In The Prudential Ins. Co. of Am. v. Harding, 2016 WL 6568085 (M.D. Fla. Nov. 4, 2016), a court refused to apply Florida’s Slayer Statute to a domestic partner of the decedent after a fight between the two resulted in the decedent’s death. Here’s what happened.
Dispute Over Life Insurance Policy Benefits
Maurice McGriff and Terry Rigby were domestic partners … until they weren’t. In February 2015, a physical altercation between the two men resulted in Terry falling, hitting his head and dying from the injury. Maurice admitted that he caused Terry’s fall, but he claimed that it was self-defense. He gave two conflicting statements in reporting the incident. One time, he stated that Terry swung and missed him; the other time, he stated that Terry swung and hit him.
Terry had been the owner of a life insurance policy from Prudential with a beneficial value of $466,000. Maurice was the sole beneficiary of that life insurance policy. On Terry’s death, Maurice tried to claim the death benefits from Prudential. However, so did Terry’s sister, Theresa. Theresa argued that Maurice was ineligible to receive the life insurance benefits under Florida’s Slayer Statute because he’d killed Terry.
Florida’s Slayer Statute is found at section 732.802, Florida Statutes. Subsection (3) provides that a named beneficiary of a life insurance policy “who unlawfully and intentionally kills … the person upon whose life the policy is issued is not entitled to any benefit …”
Moreover, subsection (5) provides that a final judgment of conviction of murder of any degree is conclusive, but in the absence of such a conviction, “the court may determine by the greater weight of the evidence whether the killing was unlawful and intentional for purposes of this section.”
No Murder Conviction
So, was there a final judgment of conviction of murder? No. The State Attorney didn’t pursue charges against Maurice. It didn’t believe that there was enough evidence to convict, and without any other witnesses to the incident, the State would be unable to rebut all reasonable hypotheses of Maurice’s innocence. That meant that the court would have to determine by the greater weight of the evidence — a far lower standard than the one for a murder conviction — whether the killing was unlawful and intentional.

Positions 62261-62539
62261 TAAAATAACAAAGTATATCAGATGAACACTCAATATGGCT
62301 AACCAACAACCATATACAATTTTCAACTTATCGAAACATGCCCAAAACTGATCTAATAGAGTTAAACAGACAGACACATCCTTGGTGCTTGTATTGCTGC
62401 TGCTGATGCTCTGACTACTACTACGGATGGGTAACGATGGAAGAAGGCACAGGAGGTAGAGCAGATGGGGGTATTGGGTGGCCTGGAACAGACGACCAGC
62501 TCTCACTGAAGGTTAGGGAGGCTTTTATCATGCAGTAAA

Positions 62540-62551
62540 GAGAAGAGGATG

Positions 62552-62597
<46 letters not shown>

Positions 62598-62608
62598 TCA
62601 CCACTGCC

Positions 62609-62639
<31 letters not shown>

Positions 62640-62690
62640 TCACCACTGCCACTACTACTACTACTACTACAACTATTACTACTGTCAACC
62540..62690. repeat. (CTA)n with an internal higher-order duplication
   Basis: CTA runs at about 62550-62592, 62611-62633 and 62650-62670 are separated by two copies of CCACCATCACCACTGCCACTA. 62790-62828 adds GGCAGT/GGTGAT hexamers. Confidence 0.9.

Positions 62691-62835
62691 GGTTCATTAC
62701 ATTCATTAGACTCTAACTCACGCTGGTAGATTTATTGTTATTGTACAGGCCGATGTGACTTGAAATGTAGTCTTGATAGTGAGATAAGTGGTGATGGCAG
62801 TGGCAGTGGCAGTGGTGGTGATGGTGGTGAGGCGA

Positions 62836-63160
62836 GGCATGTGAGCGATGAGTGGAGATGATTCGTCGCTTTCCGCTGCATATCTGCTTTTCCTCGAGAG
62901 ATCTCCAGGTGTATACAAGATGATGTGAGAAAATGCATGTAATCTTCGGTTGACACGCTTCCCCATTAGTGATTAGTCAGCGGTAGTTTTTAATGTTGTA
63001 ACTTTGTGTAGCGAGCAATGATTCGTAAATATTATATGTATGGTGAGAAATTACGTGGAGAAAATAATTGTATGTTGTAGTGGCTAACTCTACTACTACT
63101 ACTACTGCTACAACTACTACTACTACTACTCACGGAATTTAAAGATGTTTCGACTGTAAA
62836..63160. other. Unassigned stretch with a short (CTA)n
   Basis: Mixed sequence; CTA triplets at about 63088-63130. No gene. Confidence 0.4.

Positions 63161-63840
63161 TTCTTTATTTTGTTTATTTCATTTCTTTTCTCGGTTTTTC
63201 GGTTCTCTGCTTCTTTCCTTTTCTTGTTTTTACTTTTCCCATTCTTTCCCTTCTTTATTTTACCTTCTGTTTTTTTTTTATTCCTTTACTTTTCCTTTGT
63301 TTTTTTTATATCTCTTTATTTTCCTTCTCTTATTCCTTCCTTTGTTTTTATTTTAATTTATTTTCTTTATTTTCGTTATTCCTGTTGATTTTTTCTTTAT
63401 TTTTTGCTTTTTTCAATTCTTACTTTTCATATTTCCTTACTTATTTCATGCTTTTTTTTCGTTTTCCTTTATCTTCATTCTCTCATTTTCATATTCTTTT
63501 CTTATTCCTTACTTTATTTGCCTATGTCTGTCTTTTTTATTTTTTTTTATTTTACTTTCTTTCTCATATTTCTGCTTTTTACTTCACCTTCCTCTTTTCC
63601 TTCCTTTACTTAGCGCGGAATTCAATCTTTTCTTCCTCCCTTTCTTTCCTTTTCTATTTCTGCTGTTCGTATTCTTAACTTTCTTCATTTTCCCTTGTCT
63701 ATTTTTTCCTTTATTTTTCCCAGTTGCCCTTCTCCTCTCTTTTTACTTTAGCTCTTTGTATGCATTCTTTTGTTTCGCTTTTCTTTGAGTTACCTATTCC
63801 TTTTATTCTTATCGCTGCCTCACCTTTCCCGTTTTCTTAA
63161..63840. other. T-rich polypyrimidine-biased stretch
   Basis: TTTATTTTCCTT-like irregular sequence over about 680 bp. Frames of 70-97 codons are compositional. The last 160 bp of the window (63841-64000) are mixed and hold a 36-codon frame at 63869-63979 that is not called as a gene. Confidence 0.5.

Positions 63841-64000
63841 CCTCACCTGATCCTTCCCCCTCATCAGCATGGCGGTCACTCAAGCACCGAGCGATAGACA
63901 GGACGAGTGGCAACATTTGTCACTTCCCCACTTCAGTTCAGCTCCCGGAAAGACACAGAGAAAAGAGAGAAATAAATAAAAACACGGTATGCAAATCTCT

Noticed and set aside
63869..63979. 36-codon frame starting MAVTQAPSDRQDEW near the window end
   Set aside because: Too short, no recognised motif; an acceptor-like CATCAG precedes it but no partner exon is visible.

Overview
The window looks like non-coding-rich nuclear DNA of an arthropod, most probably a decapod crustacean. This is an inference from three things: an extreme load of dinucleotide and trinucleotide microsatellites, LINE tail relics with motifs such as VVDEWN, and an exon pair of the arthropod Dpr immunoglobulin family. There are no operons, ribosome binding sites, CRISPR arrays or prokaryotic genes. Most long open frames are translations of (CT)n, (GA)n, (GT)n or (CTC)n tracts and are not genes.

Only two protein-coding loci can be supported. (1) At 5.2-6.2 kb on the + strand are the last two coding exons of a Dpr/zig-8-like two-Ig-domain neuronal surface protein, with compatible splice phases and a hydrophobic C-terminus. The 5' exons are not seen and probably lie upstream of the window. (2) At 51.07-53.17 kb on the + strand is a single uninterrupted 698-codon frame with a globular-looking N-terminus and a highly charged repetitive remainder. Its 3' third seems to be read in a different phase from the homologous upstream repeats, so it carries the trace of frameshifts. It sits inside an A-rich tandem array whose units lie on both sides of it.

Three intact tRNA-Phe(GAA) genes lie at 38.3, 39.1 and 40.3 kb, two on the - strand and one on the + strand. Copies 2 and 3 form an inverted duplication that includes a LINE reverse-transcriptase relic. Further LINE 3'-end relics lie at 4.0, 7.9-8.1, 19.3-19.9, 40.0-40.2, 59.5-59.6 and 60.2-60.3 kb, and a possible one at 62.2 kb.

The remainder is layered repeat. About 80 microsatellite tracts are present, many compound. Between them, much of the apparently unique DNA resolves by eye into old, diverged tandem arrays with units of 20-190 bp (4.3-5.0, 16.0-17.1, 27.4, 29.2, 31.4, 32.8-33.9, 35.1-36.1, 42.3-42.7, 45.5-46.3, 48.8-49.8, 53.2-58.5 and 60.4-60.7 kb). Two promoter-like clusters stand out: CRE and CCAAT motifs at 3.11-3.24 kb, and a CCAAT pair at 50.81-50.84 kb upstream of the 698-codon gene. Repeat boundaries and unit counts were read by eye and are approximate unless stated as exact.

Court Finds Self-Defense Possible
The case was postured as one by Maurice seeking a declaration that the death benefits should go to him. But before the Middle District of Florida reached the issue and rendered a decision, Maurice died. A personal representative was substituted in his place to represent his estate and its interests. Prudential, the defendant, deposited the death benefits into the Court Registry and impleaded three people into the case: the curator of Terry’s estate; Theresa, the sister of Terry; and Maurice’s personal representative.
Maurice’s personal representative and Theresa cross-moved for summary judgment. Maurice’s personal representative conceded that Terry’s killing was intentional. After all, Maurice had stated that the act of causing Terry’s fall was self-defense, and self-defense is considered to be an intentional act. Where Maurice’s personal representative and Terry disagreed, however, is whether that act was “unlawful.”
Considering that there were no living witnesses to the altercation, the court had before it only the 911 call, the police report, the autopsy findings and the State Attorney’s decision not to pursue prosecution. The court stated that it took into consideration the two conflicting statements of Maurice concerning the events at issue. The court also took into consideration Theresa’s complete affidavit (over the objection of Maurice’s personal representative) stating that she believed Terry and Maurice had a troubled relationship.
Given the totality of this evidence, the court found that it wasn’t more likely than not that Maurice acted unlawfully in his actions; it was just as possible that he acted in self-defense, as was his claim. Accordingly, the court found that Florida’s Slayer Statute didn’t apply. The court ordered the distribution of the life insurance benefits to Maurice’s personal representative.
It’s impossible to know with any degree of certainty what the court would have found had Maurice still been alive at the time of its decision. Perhaps his live testimony would have persuaded the court even more of the viability of his theory of self-defense; perhaps he would have lacked credibility, and the court would have gone in the other direction. One might speculate, however, that the court had in the back of its judicial mind the fact that, because he was dead, Maurice would never see the beneficial interest himself, much like the killer in Fiel v. Hoffman, 169 So.3d 1274 (Fla. 4th DCA 2015). See my prior article.